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Limited Liability Companies
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Irrevocable & Revocable Trusts
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Family Limited Partnership Structuring

Families frequently set up limited partnerships in which parents form the partnership and contribute various income-producing or business assets in exchange for their respective partnership interests. The parents typically receive a small interest in the partnership as the general partners and then equally control the partnership because they previously controlled the contributed assets. Parents may also receive, as limited partners, the remaining majority interest in the limited partnership (general and limited partners can be the same parties, and both can own an interest in a limited partnership). As a result, the parents have exclusive, equal ownership and control of the partnership and its assets in a similar way that they controlled their assets titled in their personal names—but the assets are now fully protected from creditors in the LP entity.

Family partnerships can be structured a number of different ways. If one parent has creditors, the other can become the general partner. Or, both parents could form a corporation or a LLC (preferred) to be the general partner in the partnership. The LLC is an excellent choice because a general partnership that incurred liabilities would subject the general partners for those amounts. LP interests can be gradually gifted to children, a living trust or some other entity (which may also be the limited partner). Because of the highly flexible limited partnership structure, it is ideally suited for estate planning and a systematic gifting program.

An extremely attractive tax feature of the FLP is the ability to distribute a tax burden between partners any way that they choose. For instance, a general partner father in a high tax bracket could contribute large amounts of money to a partnership while retaining only a small interest but still retain full control. The tax burden for this contribution would be spread across the limited partners (in this case, the children with a lower tax rate) who own a majority interest in the partnership. The process of combining trusts with limited partnerships creates a powerful family Asset Protection device. It should be noted that combining a trust with a limited partnership is better than using either entity independently.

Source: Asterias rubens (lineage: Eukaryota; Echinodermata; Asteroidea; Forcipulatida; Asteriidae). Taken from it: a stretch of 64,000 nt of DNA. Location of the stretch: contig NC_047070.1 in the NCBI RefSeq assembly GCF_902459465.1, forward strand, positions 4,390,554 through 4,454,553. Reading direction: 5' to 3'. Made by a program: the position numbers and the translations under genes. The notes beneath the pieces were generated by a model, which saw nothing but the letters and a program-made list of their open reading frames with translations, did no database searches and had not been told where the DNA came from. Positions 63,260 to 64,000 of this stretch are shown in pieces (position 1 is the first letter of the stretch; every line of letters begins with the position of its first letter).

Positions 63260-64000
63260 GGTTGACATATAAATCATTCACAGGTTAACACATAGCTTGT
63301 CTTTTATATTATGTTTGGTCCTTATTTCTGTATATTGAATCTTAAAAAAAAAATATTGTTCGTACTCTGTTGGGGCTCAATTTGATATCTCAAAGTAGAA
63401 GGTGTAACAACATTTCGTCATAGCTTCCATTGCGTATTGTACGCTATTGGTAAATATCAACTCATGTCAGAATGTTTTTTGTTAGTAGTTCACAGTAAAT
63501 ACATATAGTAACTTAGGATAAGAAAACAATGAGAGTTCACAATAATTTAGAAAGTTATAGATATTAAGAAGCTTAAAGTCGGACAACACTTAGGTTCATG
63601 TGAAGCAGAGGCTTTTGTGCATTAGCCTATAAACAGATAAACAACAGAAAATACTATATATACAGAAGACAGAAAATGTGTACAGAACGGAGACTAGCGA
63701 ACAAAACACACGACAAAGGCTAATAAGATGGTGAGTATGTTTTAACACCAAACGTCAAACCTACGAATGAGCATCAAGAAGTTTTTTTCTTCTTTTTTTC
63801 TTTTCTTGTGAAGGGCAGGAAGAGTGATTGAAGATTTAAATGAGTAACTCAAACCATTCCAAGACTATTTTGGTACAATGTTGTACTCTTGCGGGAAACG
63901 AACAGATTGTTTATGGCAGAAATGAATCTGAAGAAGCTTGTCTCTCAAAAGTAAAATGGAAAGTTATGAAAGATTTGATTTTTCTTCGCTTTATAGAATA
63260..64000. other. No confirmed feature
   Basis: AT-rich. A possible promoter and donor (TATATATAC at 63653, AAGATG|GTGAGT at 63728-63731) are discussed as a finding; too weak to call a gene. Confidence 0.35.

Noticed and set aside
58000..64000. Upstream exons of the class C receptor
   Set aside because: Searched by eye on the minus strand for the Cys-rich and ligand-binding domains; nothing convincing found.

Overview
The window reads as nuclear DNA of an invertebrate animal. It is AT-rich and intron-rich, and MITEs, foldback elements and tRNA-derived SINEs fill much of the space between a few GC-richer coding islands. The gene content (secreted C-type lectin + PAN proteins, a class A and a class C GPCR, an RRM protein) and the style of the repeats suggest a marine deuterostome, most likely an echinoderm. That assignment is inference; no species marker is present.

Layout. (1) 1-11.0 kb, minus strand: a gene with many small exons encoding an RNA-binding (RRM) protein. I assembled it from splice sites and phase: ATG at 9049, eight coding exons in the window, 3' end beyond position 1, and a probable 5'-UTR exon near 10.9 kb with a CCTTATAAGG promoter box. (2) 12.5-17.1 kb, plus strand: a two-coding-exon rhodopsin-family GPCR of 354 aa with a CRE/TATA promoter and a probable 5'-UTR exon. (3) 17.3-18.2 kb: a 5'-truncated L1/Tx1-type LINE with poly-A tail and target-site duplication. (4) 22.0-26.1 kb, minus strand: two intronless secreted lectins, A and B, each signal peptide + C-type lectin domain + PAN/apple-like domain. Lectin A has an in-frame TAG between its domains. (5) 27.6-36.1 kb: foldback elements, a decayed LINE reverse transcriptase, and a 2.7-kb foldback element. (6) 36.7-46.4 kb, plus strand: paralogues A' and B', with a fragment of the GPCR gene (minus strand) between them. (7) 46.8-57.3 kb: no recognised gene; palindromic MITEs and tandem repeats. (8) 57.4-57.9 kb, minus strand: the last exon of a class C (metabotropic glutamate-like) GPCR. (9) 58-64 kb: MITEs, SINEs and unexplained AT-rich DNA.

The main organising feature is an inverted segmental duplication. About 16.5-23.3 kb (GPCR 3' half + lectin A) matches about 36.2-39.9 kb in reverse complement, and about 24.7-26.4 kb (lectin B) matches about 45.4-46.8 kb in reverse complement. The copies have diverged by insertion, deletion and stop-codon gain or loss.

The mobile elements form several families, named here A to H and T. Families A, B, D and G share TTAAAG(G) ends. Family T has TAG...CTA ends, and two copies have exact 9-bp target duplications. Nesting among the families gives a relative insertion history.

Combining a family limited partnership with a living trust can provide a high-integrity estate plan. The partnership (as owner of the family assets) provides protection and discounted valuations for estate tax purposes. The limited partnership interests owned by the partners' respective living trusts allows the partners to bequeath their partnership interest while avoiding probate. When structuring this type of arrangement between spouses who own the partnership it is anticipated that they will take advantage of the unlimited marital deduction. Upon death of the grantor the family trust becomes irrevocable and is succeeded by two internal trusts, a credit-equivalent bypass trust and a marital trust. Using a strategy like this transfers the estate tax liability to the surviving spouse's estate and defers estate taxes. Traditional probate complexities and costs are avoided when the partnership interests are owned by living trusts and delays in concluding probate are avoided. Most importantly, creditors need not be notified, allowing disposition of assets quickly, and efficiently.


The best defense is a good offense.